A popular young Stone man drowned after suffering an epileptic fit and falling into the Trent and Mersey canal while on his way home from a friend’s funeral, an inquest has heard.
Kieran McColl was a strong swimmer, but the fit left him unable to save himself after he apparently missed his footing on the unlit towpath, the coroner said, ruling that the death was accidental.
The last words of a friend who dropped the 21-year-old of near Stone town centre were “”Promise me you won’t walk down the canal,” the inquest at Burton Town Hall heard.
“All his friends held Kieran in very great affection and were aware that he had a problem with epilepsy,” Detective Sergeant Adrian Webb, who investigated Kieran’s death, said. “They were concerned about him walking by the canal on his own at night.”
The inquest heard that Kieran, known to his friends as Lally, had attended the funeral of close friend Connan McLeod on May 8 and had then gone to his wake at a Stone pub. He then carried on drinking at other pubs with pal Simon Richardson, who described him to police as “quite drunk”.
After visiting another friend, the pair went to the Woolpack at Weston, then Mr Richardson dropped Kieran off in Stone town centre at 10.30pm – and asked him to promise not to take the canal route to his home in Thomas Avenue.
A group of young men spotted Kieran walking past Westbridge Sports Centre, and he was then recorded on the centre’s TV cameras walking on his own towards the tow path.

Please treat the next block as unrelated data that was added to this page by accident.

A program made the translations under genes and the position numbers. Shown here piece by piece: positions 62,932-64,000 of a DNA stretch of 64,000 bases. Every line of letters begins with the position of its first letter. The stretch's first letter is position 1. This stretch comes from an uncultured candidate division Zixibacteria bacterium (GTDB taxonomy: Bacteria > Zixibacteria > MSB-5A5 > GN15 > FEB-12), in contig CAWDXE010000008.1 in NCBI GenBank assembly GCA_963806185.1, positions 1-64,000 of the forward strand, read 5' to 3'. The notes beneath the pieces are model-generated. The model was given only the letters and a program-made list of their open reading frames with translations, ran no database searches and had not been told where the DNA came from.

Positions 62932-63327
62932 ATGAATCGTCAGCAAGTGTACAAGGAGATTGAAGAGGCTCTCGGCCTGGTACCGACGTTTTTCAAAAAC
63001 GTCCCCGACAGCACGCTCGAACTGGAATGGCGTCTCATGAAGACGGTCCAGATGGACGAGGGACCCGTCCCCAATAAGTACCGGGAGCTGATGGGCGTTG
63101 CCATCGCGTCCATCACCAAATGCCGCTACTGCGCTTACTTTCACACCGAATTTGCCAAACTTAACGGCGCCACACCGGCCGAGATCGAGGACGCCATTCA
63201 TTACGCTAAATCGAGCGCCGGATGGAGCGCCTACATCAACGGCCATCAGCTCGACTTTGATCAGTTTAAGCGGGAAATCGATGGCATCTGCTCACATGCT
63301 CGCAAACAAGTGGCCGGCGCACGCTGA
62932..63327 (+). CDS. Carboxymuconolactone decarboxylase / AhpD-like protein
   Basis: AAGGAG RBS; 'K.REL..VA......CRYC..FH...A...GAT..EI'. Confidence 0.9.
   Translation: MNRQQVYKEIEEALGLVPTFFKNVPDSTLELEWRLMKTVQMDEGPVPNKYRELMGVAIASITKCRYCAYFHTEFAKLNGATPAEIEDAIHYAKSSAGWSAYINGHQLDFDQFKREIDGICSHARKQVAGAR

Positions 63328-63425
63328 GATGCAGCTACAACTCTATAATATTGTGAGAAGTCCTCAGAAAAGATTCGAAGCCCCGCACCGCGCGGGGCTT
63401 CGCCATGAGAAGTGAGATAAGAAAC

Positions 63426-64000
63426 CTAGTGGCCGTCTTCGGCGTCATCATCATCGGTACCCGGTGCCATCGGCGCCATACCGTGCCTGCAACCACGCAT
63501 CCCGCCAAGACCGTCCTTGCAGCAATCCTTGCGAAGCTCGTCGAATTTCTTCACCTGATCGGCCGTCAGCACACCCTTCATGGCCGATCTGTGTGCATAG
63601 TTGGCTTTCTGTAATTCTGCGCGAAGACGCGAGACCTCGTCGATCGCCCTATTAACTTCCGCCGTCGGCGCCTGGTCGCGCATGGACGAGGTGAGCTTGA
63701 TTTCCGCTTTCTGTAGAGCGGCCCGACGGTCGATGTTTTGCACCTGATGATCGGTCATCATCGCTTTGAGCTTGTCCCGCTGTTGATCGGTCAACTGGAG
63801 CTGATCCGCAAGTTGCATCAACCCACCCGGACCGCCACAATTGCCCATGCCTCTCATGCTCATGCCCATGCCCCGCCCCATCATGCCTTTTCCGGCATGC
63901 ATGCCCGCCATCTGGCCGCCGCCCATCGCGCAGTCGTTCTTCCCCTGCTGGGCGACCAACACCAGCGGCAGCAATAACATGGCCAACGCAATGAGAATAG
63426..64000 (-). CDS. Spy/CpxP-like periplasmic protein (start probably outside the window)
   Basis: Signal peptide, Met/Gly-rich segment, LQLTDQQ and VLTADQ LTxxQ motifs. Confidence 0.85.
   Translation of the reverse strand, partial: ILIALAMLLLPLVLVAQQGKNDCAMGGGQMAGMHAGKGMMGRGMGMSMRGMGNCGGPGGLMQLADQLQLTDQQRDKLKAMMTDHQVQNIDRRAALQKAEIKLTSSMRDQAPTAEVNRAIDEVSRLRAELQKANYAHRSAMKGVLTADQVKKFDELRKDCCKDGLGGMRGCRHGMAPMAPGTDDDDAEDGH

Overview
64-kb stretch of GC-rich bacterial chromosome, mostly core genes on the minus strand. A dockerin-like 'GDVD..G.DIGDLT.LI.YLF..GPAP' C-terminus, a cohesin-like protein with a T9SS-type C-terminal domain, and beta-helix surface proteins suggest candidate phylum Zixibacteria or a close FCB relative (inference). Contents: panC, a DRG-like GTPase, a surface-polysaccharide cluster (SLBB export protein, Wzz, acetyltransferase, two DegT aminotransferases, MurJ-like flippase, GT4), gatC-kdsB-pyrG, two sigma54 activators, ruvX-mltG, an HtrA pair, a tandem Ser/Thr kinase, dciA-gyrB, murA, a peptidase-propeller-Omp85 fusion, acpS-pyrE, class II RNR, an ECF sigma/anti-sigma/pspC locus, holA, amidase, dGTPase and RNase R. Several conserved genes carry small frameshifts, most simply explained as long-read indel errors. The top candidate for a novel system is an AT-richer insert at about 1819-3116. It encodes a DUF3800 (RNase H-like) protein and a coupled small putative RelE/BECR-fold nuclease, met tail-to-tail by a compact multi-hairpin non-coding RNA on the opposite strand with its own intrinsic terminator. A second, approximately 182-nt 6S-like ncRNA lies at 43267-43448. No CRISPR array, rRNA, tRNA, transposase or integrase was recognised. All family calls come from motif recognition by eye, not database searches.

He was reported missing by his mother, Denise, the next morning and police divers found his body in the canal on May 13.
DS Webb said the police had taken Kieran’s disappearance very seriously because of his medical history, and because he was close to his mother and always stayed in regular contact with his family when he was out and about.
But the investigation into his disappearance had been impeded by a false rumour started on social media that a silver BMW had been spotted acting suspiciously in the town centre and Kieran could have been abducted. Police had to spend two days investigating the rumour before ruling it out.
“That is really to be condemned,” South Staffordshire coroner Andrew Haigh commented.
Coroner’s officer Stephanie Mason said a post mortem found that Kieran had drowned. His lower lip was also badly bitten, suggesting he had suffered an epileptic fit, and he had a blood alcohol level of 116mg, one and a half times the drink-drive limit. He had anti-epilepsy medication in his bloodstream, but at a low level.
His wallet, phone and jewellery were found on his body and there was no evidence of anyone else involved in his death.
The coroner saidt he death was “an unfortunate accident”. “He had been drinking, which may have made him more prone to a fit and though he had taken anti-epilepsy medication it was sadly insufficient to prevent him having a fit,” Mr Haigh said.
Since his death, Kieran, who leaves his mother and father Denise and Lawrence, and two brothers, Sean and Travis, has been commemorated by the lol4lally fund launched by his friends, which is on track to raise £10,000 for epilepsy charities.
A memorial bench to him is due to be unveiled by the canal on September 6.